A series of demonstrations that started in the city of Jérémie in the southwestern Haitian department of Grand’Anse on Nov. 27 turned violent on Nov. 30 when more than 50 agents of the Haitian National Police (PNH) arrived to reinforce the local police. Agents of the Company of Intervention for the Maintenance of Order (CIMO), the Haitian riot police, reportedly used tear gas and gunfire to disperse several hundred protesters, who responded by hurling rocks at the agents. A vendor whose name was given as Wilber Bien-Aimé by one source and Hilder Victor by another was shot dead in the Sainte-Hélène neighborhood, and three other people were wounded. Three police agents were injured by rocks.
The crowd carried the victim’s body to the local chief prosecutor, Rosny Saint-Louis, and then set fire either to the official’s house or to his mother’s house–the sources differ. No injuries were reported from the fire.
The protests came in response to delays in a project for repairing the 69-km highway from Jérémie to Les Cayes in South department. The Brazilian company Construtora OAS Ltd contracted with the Haitian government, the Canadian International Development Agency (CIDA) and the Inter-American Development Bank (IDB) to carry out the project for $95 million. OAS started work in 2009 but suspended its operations in August 2012, leaving a section unfinished. Local residents charged that the company appeared to be removing its equipment and materials; this claim apparently precipitated the militant protests that paralyzed Jérémie for four days as residents blocked roads with flaming tires. On Nov. 30 Public Works Minister Jacques Rousseau promised that work would resume on the rehabilitation project. (Radio Kiskeya, Haiti, Nov. 29, Nov. 30; AlterPresse, Haiti, Nov. 30; Haiti Chery blog, Aug. 15, from Le Matin, Haiti) Jérémie is at the tip of the long southwestern peninsula that was especially hard hit by the hurricane Sandy in October.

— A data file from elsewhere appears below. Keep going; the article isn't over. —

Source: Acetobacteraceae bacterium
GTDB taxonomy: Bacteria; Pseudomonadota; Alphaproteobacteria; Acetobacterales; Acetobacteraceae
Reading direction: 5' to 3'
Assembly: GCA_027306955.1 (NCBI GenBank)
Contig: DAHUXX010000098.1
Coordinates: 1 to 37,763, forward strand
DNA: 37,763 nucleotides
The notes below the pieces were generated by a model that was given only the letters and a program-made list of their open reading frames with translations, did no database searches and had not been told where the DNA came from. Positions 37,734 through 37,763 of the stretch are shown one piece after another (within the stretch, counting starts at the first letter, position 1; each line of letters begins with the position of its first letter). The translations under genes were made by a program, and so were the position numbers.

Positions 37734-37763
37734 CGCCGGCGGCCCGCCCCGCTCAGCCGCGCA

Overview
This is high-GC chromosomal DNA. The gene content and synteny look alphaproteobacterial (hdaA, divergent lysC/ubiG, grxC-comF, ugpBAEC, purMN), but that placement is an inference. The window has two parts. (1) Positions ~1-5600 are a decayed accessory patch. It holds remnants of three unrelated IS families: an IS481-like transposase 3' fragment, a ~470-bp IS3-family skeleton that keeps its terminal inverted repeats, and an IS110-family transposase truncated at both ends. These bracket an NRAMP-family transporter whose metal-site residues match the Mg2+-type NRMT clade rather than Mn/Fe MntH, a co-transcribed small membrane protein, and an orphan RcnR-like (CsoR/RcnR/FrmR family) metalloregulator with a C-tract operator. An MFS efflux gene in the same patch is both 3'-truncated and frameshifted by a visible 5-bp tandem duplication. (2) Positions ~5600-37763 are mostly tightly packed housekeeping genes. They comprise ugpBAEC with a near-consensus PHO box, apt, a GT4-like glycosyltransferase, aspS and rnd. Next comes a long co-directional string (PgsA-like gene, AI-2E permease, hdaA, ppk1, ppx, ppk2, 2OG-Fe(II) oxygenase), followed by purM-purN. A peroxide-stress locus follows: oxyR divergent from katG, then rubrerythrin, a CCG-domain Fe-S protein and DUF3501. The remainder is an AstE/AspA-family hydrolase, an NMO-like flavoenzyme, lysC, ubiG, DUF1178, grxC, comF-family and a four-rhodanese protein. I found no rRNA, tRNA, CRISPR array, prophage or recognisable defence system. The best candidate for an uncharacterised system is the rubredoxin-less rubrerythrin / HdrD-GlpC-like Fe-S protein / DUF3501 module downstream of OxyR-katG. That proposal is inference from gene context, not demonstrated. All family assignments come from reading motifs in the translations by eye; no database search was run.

In other news, on Nov. 28 representatives of some 35 community radio stations demonstrated in front of the National Telecommunications Council (Conatel) and the Communication Ministry in Port-au-Prince to protest the Nov. 9 closing of Radyo Vwa Klodi Mizo (RVKM, “Voice of Claudy Museau”), a community station in Les Cayes. Conatel said it took the step because the RVKM didn’t have a license, but protesters dismissed the claim. “Pure dictatorship,” one participant said. “This is reminiscent of the practices of Jean-Claude Duvalier,” the former “president for life” (1971-1986). “Baboukèt la tonbe,” the protesters chanted—”the muzzle is gone,” a slogan that was popular after Duvalier’s ouster in 1986. Social organizations such as the Papaye Peasant Movement (MPP) and the Force for Reflection and Action on Housing (FRAKKA) were also supporting the station, which is named for a teacher and activist murdered in 1992 under a 1991-1994 military regime.
The station’s directors say they have applied for a license, and an unnamed source close to Conatel told the Haitian online news service AlterPresse that meetings were under way to regularize the station’s status. “There’s hope for RVKM,” the source said. (AlterPresse, Nov. 13, Nov. 28)
From Weekly News Update on the Americas, Dec. 2.